In fact, it’s rather alarming to read of his self-confidence. Let me just pick out a few things that he said in the midst of these denials. He said in Matthew chapter 26 verse 33, “Though all men shall be offended because of Thee, yet will I never be offended.” Ands then later he said, “Thou I should die with Thee, yet will I not deny Thee.” And “Lord, I am ready to go with Thee into prison and into death.” And, “If I should die with Thee, I will not deny Thee in any wise.” And then he says, “I will lay down my life for Thy sake.”

Now Paul gives us some very important counsel in 1 Corinthians chapter 10 and verse 12, for the apostle says, “Let him that thinketh he standeth take heed lest he fall.” Let me repeat it. “Let him that thinketh he standeth take heed lest he fall.” How important that is even for apostles. And it’s certainly important for preachers. And it’s important for elders. And it’s important for deacons. And it’s important for any Christian who thinks that he can get along without the constant companionship and strengthening of the Holy Spirit from the Lord.

I love Chrysostom’s comment, after listing some of these things he says, “What sayest thou, O Peter?” Imagine a man saying this who was an apostle. “What sayest thou, O Peter?” “I will lay down my life for thy sake.” Oh the self confidence that we have. One Scottish interpreter has said, “The day that a saint falls is the day that he ceases to fear to fall.” And that’s something that we all should feel, even those of us who are just young Christians. If we think that we can get along in our Christian life without a constant dependence on the Lord, we’re going to be sadly surprised as Peter was.

Now, there’s a bit of a problem here, because if you’ve read the New Testament you’ll know that Mark doesn’t say precisely the same thing that John and Matthew say. John and Matthew say that Jesus said, “Peter before the cock crows you will deny me three times.” But Mark says, “Before the cock crows twice you shall deny me three times.” Liberals have indulged in some crowing over this cock crowing. And more than once or twice, too, because they like to think of this as one of the many evidences of fallibility in the Scriptures, because is it not obvious that we have something that is wrong here. Perhaps it is not important, but at least it shows that the Scriptures do contain errors. Because one gospel says, “Before the cock crows thou shalt deny me thrice.” And another gospel says, “Before the cock crows twice thou shalt deny me thrice.”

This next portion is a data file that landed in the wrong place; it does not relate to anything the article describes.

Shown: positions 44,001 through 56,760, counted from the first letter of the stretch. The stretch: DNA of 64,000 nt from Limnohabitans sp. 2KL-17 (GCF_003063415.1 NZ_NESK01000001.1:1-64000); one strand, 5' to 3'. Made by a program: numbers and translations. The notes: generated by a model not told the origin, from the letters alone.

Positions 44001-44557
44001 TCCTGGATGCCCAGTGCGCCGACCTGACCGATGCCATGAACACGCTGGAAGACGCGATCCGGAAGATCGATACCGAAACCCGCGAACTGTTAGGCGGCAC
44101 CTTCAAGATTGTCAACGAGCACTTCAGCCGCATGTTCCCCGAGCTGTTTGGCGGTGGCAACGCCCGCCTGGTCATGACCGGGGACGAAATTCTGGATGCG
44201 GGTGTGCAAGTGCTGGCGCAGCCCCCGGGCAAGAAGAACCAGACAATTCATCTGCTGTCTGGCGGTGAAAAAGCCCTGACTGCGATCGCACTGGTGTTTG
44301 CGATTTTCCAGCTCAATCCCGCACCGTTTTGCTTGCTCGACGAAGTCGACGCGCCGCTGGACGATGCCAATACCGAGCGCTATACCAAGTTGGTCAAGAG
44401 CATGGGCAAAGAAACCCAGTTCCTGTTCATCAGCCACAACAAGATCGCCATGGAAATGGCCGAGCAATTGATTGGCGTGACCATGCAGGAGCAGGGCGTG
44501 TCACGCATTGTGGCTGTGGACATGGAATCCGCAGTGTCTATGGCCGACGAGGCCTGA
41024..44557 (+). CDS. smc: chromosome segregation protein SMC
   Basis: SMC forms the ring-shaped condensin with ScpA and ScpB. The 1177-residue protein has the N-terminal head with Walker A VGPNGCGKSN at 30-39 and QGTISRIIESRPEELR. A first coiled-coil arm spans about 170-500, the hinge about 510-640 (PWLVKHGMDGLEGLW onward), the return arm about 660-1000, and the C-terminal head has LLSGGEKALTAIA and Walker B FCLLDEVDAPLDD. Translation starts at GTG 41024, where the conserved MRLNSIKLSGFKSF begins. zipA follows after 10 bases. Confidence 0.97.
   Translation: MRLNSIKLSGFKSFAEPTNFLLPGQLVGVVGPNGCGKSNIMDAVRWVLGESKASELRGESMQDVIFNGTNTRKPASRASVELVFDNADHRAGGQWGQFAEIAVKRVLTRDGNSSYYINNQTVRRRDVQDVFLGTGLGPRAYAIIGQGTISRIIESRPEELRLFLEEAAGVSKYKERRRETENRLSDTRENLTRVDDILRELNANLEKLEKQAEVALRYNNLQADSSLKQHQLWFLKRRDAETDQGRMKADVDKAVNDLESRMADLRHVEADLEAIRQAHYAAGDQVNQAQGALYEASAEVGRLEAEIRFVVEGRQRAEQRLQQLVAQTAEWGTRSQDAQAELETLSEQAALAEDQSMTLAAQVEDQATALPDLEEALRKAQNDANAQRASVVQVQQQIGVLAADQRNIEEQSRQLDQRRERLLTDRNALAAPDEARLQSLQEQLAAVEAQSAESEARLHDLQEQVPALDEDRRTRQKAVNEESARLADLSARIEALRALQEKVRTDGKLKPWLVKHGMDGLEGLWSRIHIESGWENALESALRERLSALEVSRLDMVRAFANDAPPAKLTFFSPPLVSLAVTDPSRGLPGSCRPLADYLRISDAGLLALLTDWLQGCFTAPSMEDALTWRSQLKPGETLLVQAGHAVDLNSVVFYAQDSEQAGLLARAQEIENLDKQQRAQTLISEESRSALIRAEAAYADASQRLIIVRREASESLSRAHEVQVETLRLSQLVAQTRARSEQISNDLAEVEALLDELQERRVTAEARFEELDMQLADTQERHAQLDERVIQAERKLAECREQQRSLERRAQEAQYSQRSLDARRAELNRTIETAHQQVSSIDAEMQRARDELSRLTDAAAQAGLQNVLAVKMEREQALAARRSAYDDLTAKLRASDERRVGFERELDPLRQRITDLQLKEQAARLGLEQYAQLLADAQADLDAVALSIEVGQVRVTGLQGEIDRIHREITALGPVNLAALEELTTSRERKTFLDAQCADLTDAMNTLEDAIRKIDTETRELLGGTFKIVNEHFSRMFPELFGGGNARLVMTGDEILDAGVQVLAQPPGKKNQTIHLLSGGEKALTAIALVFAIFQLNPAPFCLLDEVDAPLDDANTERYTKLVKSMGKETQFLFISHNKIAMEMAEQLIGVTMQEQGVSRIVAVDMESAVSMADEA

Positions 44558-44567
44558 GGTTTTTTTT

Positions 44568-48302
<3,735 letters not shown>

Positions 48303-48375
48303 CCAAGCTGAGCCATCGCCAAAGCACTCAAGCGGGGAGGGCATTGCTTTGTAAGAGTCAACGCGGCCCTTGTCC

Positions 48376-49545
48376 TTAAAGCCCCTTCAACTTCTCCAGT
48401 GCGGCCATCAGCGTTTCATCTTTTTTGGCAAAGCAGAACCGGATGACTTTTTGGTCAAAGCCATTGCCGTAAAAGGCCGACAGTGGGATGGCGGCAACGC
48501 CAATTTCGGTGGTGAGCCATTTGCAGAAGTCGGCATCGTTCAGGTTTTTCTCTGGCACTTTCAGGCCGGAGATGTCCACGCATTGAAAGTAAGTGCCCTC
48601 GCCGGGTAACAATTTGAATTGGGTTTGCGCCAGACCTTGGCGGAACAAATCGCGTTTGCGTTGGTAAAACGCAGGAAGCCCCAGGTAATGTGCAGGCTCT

Now, I think that it is possible to harmonize these two things. One of the ancient Roman naturalists was a man by the name of Pliny. I’m sure that most of you have heard of Pliny the Elder. He wrote a Historia Naturalis which was a natural history, and it had about 37 volumes to it. And in the midst of Plenty’s comments and writings he has some information that I think bears right on this. He speaks about the watches of the night, and he calls the fourth watch of the night, from the third hour in the morning to the sixth hour in the morning. That brings back memories to me. I arrived yesterday afternoon after seven weeks on six or seven hours difference in time. Now most of you that know me know that I don’t go to bed until about one o’clock at night. And usually I sleep as late as I possibly can. On Sunday morning, of course, I have to get up early. But if I can sleep a little later I’m happy to do it, because my time clock is the other way around. Well, I stayed up as long as I could last night; of course it was about six hours difference. And so when we came to ten o’clock it was four o’clock London time. So finally I went to bed and slept about three hours and awakened at two in the morning and couldn’t go back to sleep. So I want you to know I broke my recent record, I got up when it was 5:45 this morning, and I felt just bright and chipper because I was still living by Belgium time [Laughter] and not our time. Well anyway, that watch, I want you to know that I got up this morning during the fourth watch, from three to six in the morning.

Now, Pliny writes about the fourth watch. And he talks about the cock crowing during that time. And it’s very interesting, is it not; he calls it a secundum gullicinium. For those of you who remember Latin, of course, secundum is the adjective for second. And gullicinium is the cock crowing. So the second cock crowing was from three to six in the morning. And then, of course, he goes on to explain that usually around midnight there is some crowing of the cock. Now, all of you who grew up in the country or near some chickens, I know this is laboring a point that you know all about. But us city folks we don’t know things like this. And there were really two cock crowings, one which was not the important one. But the second one was when cocks ought to crow. And that was the real one, and that’s the later one. I’ve often illustrated it by my experiences at theological seminary. And theological seminary our classes began right on the hour, and then we went fifty minutes, ten minutes to the hour. And then we were off. And in anticipation of the next class, a warning bell would ring three minutes before the hour and then final bell, which started the class, on the hour.